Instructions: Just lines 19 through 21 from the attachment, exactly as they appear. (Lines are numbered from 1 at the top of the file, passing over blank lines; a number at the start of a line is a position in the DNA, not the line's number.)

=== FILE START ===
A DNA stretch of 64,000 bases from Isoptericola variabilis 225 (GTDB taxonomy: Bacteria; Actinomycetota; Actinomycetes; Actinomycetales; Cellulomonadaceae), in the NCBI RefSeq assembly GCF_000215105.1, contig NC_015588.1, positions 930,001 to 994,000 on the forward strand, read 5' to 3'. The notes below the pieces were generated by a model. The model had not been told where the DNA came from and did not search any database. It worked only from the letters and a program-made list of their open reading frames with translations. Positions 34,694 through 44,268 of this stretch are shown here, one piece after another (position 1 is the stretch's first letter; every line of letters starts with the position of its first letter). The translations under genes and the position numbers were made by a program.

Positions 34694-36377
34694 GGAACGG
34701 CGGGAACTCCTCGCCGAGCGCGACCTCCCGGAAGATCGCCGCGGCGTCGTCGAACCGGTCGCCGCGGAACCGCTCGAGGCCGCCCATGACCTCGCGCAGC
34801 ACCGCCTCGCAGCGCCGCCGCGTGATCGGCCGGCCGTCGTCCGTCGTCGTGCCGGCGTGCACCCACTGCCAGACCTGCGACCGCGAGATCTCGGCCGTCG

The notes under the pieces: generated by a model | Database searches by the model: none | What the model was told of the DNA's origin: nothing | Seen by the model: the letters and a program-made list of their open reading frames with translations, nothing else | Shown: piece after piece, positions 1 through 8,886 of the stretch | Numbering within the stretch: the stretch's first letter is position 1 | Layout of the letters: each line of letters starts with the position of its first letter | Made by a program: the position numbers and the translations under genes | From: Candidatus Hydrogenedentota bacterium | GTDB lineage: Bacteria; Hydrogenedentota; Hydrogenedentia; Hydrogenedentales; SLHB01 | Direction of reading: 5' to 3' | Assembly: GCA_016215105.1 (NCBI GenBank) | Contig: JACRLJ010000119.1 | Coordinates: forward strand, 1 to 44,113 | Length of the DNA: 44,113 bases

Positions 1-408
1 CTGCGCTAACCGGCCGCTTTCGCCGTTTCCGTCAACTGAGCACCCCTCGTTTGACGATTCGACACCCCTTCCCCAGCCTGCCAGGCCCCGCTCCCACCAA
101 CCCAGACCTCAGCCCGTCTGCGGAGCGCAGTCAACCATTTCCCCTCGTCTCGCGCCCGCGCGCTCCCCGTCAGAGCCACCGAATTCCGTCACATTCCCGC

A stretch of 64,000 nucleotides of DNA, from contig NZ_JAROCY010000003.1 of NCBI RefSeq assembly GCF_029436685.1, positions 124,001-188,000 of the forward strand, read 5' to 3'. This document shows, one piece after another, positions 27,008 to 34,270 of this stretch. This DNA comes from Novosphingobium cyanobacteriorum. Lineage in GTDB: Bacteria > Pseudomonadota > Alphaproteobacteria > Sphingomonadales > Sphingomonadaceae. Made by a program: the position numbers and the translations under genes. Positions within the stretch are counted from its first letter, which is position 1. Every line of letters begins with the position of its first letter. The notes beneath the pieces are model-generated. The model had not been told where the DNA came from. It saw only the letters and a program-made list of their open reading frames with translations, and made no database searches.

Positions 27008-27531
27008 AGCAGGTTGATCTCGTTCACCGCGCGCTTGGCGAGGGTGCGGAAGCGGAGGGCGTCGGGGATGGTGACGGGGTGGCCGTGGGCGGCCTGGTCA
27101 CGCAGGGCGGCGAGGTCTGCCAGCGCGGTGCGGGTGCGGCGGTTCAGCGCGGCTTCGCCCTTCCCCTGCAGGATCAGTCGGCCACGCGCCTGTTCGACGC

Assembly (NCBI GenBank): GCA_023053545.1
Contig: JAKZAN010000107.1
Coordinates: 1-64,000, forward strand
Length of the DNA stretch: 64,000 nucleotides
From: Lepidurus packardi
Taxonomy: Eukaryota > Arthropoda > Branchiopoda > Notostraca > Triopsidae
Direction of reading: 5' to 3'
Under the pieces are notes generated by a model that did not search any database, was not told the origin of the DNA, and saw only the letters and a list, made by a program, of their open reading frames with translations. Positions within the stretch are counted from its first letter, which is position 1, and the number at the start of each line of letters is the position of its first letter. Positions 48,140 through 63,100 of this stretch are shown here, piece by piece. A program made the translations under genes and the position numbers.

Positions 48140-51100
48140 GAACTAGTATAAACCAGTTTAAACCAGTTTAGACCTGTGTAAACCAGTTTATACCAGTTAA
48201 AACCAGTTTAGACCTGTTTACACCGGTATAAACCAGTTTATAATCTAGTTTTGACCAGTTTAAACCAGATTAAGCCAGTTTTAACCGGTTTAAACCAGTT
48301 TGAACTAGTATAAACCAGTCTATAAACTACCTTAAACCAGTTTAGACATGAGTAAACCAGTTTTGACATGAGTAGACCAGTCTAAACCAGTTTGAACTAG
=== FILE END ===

Taxonomy: Eukaryota > Arthropoda > Branchiopoda > Notostraca > Triopsidae
Direction of reading: 5' to 3'
Under the pieces are notes generated by a model that did not search any database, was not told the origin of the DNA, and saw only the letters and a list, made by a program, of their open reading frames with translations. Positions within the stretch are counted from its first letter, which is position 1, and the number at the start of each line of letters is the position of its first letter. Positions 48,140 through 63,100 of this stretch are shown here, piece by piece. A program made the translations under genes and the position numbers.